Overexpression of Mdm2 protein in K1735 cells can render wild-type p53 inactive (Oliner et al., 1993). Furthermore, absence of p19Arf protein could also hinder p53's capacity to be activated. Therefore, we determined whether the wild-type p53 in these cell lines could respond to UV irradiation, which induces phosphorylation and stabilization of p53. In K1735 cells irradiated with UVB (75 J/m2), p53 protein underwent nuclear translocation (Figure 7b), stabilization (Figure 8), and concomitant phosphorylation at serine 15 residue (Figures 7b and 8). Furthermore, UV stimulated expression of a downstream target of p53, p21Waf1Cip1 protein (Figure 8). These results suggest that neither loss of p19Arf nor overexpression of Mdm2 prevented functional activation of wild-type p53 in response to UV irradiation in K1735 cells.

Figure 8.
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UV irradiation induced accumulation of wild-type p53 protein, its phosphorylation at serine 15, and expression of its downstream target p21Waf1/Cip1 protein, in K1735 cells. Cells were irradiated (75 J/m2) with an FS40 sunlamp (Westinghouse Electric Corp., Bloomfield, NJ, USA), and cell lysates were prepared at the indicated time points and subjected to immunoblotting. The blots are representative of three independent experiments

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Discussion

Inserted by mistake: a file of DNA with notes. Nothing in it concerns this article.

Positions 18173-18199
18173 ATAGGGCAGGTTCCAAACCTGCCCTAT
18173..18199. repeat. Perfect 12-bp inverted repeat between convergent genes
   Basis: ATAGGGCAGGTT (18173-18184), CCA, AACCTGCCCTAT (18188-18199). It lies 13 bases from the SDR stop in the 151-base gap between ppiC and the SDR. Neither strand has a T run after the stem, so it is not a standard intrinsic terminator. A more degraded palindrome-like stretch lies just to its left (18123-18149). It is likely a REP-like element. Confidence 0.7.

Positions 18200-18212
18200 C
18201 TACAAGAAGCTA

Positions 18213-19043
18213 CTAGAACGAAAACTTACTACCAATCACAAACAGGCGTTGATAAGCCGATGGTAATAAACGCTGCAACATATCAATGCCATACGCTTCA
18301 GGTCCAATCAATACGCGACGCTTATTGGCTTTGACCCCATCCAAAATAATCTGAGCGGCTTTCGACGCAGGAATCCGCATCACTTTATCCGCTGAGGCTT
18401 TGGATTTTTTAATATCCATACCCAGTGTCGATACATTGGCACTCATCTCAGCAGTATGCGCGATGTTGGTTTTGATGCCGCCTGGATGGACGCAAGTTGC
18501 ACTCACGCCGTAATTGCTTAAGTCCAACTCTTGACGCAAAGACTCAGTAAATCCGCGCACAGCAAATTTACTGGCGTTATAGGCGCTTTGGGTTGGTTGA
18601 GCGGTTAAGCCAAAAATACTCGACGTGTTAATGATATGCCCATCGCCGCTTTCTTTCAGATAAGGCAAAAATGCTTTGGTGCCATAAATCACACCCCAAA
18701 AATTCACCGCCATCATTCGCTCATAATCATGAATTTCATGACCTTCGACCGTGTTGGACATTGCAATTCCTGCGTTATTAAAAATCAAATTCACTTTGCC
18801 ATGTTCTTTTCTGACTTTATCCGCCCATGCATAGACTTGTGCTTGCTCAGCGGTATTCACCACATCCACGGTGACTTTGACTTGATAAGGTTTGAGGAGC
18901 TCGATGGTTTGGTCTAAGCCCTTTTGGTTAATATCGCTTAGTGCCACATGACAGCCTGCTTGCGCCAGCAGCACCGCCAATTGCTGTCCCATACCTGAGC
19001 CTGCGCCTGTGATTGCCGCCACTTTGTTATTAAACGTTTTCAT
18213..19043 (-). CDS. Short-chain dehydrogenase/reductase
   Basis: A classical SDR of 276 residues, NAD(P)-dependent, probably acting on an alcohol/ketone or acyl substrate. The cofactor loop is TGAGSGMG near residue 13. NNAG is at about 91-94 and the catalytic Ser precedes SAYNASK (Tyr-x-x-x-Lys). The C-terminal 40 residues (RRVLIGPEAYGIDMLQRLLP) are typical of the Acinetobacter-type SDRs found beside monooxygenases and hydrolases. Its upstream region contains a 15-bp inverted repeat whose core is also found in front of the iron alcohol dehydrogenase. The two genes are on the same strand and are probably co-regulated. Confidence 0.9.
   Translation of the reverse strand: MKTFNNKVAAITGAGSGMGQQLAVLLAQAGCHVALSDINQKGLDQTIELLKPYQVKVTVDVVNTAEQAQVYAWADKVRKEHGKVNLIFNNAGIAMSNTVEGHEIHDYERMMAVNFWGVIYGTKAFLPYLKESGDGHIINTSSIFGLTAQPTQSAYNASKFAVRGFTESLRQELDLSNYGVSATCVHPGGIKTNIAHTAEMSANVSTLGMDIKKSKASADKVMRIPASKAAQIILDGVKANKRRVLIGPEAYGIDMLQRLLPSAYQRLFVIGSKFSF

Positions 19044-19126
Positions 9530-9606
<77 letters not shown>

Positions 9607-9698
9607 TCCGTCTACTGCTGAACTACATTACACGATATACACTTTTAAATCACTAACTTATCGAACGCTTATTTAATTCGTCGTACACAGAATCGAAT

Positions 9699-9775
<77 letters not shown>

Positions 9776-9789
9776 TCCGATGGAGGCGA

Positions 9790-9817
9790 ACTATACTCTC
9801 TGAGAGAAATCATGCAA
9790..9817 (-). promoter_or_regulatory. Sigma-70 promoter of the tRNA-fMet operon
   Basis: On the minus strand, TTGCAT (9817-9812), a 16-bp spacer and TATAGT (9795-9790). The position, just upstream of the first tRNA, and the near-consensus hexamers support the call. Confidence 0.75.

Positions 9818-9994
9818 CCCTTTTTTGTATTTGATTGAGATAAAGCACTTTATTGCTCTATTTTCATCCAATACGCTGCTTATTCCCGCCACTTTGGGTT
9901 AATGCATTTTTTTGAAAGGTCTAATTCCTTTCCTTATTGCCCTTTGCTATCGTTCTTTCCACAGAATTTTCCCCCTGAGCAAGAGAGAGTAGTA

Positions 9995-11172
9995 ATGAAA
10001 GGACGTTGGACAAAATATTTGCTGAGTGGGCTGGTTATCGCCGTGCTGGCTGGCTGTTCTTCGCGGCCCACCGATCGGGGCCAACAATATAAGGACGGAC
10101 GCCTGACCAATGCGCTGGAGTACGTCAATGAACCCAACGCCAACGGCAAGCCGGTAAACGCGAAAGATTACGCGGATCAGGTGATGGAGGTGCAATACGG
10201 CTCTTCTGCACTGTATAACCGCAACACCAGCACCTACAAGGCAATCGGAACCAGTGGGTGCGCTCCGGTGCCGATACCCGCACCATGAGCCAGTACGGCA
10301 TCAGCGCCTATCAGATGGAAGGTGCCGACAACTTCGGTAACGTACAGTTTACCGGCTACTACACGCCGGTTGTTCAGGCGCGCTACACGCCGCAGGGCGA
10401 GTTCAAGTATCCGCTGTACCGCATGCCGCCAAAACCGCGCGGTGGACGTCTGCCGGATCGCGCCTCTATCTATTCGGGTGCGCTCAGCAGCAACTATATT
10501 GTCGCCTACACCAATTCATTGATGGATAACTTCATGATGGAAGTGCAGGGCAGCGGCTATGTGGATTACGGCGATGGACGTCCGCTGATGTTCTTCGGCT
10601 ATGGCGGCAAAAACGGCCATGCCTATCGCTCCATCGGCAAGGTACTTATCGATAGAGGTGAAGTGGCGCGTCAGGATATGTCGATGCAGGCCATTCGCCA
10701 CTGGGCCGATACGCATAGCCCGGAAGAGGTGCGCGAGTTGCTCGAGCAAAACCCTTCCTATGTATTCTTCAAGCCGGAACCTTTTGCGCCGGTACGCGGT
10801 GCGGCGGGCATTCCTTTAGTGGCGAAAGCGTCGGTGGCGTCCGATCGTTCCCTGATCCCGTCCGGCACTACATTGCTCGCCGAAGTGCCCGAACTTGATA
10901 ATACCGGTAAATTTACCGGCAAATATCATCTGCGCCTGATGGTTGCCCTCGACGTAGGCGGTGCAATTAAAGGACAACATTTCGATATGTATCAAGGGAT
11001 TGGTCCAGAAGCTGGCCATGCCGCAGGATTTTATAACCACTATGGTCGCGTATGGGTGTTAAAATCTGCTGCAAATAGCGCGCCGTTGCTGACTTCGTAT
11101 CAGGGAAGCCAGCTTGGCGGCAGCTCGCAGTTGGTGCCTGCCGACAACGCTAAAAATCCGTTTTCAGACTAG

Our analysis of spontaneous and carcinogen-induced murine melanoma cell lines for genetic alterations in critical tumor suppressor genes (p16Ink4a, p19Arf, p53) and oncogenes (ras and Braf) revealed several major trends. First, unlike sporadic human melanomas, none of the murine melanoma cell lines tested had activating mutations in the Braf gene at exon 11 or 15. All of the cell lines also expressed PTEN protein, indicating that loss of PTEN is not involved in the development of murine melanomas. Second, all the murine melanoma cell lines lost expression of either p19Arf (K1735 and the B16 cell lines) or functional p53 (CM519 and CM3205 cells), emphasizing the role of the p19Arf/p53 axes in melanomagenesis in mice. Third, concomitant with the loss of p19Arf, the B16 cell lines lost the p16Ink4a gene as a result of a large deletion spanning exons 1alpha, 1beta, and 2, suggesting that inactivation of the Ink4a/Arf locus plays an important role in the development of spontaneous B16 murine melanoma. Finally, in contrast to the spontaneous B16 melanoma cell lines, all three carcinogen-induced melanoma cell lines either overexpressed phosphorylated MEK1 and ERK1/2 MAPKs (CM519 and CM3205) and/or had activating mutations in the N-ras oncogene (CM519 and K1735). This observation suggests that inactivation of p19Arf or p53 cooperates with activated ras-MAPK signaling in the development of carcinogen-induced mouse melanomas.

The cooperation between the loss of p19Arf and constitutively activated ras in tumorigenesis has been previously observed in transgenic mice overexpressing oncogenic H-ras. In these animals, the deficiency in p19Arf (and/or p16Ink4a) facilitated melanoma formation (Chin et al., 1997). Furthermore, H-ras transgenic mice crossed with p53-/- mice developed melanomas with a higher incidence, compared to either strain alone (Bardeesy et al., 2001). A functional link between the two pathways is provided by studies indicating that p19Arf and p53 are induced by oncogenic ras to suppress transformation. This occurs by initiating apoptosis or premature senescence in murine keratinocytes and fibroblasts in vitro and in vivo (Kamijo et al., 1997; Palmero et al., 1998; Groth et al., 2000; Lin and Lowe, 2001). Therefore, inactivation of p19Arf or p53 tumor suppressors may provide survival and proliferative advantages to cells with activated ras-MAPKs.